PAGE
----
Abstract 13632: Antidiabetic Monotherapy by Linagliptin Provides Multiple Antiatherosclerotic Effects Independent of Diabetic Improvement for Type-2 Diabetics With Coronary Artery Disease
Background: Diabetes mellitus is thought to be highly involved in complex atherothrombogenic processes, but the antiatherosclerotic therapies in patients with type-2 diabetes mellitus have not been established.
We assessed hypothesis antidiabetic monotherapy with linagliptin, a dipeptidyl peptidase-4 inhibitor (DPP4-I) recently developed antidiabetic agent, pleiotropically inhibits atherosclerotic progression in patients with type-2 diabetes mellitus.
Methods: Type-2 diabetic patients with stable coronary artery disease were randomized to group-L where they received antidiabetic monotherapy with linagliptin, or to group-C where they continued therapy without a DPP4-I.
We quantified flow-mediated endothelium-dependent dilatation of brachial artery after 5 minutes forearm occlusion (FMD), and dilatation of brachial artery after sublingual administration of nitroglycerin (TNG) using high-resolution ultrasonography, and we also quantified brachial-to-ankle pulse wave velocity (PWV).
Changes in FMD, TNG, PWV, and other clinical variables were compared between the two study groups.
Results: All the patients in group-L (n=12) manifested good compliance to the treatment and improvements in diabetic and lipid variables represented by HbA1c and LDL, while those in group-C (n=12) showed no improvement.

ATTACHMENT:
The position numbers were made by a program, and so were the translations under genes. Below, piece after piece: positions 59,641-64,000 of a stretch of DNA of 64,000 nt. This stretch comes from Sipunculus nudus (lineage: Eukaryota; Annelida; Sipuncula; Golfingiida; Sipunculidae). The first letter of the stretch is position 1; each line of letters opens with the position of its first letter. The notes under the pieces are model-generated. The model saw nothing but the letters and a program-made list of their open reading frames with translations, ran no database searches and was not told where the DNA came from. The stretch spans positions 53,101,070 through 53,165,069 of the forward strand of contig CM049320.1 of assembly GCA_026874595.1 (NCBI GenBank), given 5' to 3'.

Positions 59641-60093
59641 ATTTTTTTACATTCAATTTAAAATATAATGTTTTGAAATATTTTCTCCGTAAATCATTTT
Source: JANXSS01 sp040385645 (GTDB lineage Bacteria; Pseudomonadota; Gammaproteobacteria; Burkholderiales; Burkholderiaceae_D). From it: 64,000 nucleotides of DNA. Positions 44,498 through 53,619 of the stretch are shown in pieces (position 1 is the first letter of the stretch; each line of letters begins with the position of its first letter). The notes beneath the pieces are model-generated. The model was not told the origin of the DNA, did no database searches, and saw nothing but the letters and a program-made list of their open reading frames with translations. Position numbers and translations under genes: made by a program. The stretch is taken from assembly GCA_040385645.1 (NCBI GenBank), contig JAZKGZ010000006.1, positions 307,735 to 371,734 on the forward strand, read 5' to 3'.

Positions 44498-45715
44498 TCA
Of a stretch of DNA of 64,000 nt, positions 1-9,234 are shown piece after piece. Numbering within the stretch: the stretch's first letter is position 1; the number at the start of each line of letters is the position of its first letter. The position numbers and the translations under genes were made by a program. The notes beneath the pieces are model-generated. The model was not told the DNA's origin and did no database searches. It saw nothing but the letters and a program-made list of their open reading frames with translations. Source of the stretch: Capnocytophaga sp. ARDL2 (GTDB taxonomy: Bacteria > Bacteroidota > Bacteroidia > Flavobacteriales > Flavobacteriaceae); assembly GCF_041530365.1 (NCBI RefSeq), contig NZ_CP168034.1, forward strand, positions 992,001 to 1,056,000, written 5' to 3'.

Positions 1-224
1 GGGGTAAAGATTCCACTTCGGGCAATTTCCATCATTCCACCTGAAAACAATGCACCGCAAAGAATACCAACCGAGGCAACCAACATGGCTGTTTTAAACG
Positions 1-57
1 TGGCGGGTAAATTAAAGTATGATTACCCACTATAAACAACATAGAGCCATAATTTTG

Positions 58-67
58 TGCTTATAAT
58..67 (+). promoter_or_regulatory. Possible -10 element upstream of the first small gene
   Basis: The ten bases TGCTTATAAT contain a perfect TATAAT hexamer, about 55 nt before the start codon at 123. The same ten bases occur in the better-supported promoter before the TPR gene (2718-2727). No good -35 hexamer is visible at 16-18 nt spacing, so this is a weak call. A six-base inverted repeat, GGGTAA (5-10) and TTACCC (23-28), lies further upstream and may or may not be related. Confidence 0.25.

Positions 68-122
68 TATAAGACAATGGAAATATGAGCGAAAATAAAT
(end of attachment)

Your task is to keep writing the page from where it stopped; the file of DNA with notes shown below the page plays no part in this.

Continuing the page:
FMD (%) increased after medication in group-L (from 3.9±2.1 to 6.9±2.8, p<0.01), while it remained unchanged in group-C (from 4.1±2.0 to 4.0±2.3, p=0.80). TNG (%) remained unchanged in group-L (from 14.4±3.9 to 14.3±3.8, p=0.78) and in group-C (from 14.8±4.0 to 14.5±4.7, p=0.84).
PWV (cm/s) decreased in group-L (from 1725±214cm/s to 1673±234cm/s, p=0.03), but it did not change in group-C (from 1745±228cm/s to 1748±212cm/s, p=0.79).
Changes of FMD or PWV in group-L did not correlate to those of HbA1c (FMD: r=0.16, p=0.59, PWV: r=0.14, p=0.58).
Conclusion: These results indicate inhibition of dipeptidyl peptidase-4 with linagliptin alone in diabetic patients improves endothelial function, and reduces arterial wall stiffness independent of reversal for diabetic status, which may have novel potential benefits of linagliptin for management of progressive atherosclerosis in type-2 diabetics with coronary artery disease.
- © 2013 by American Heart Association, Inc.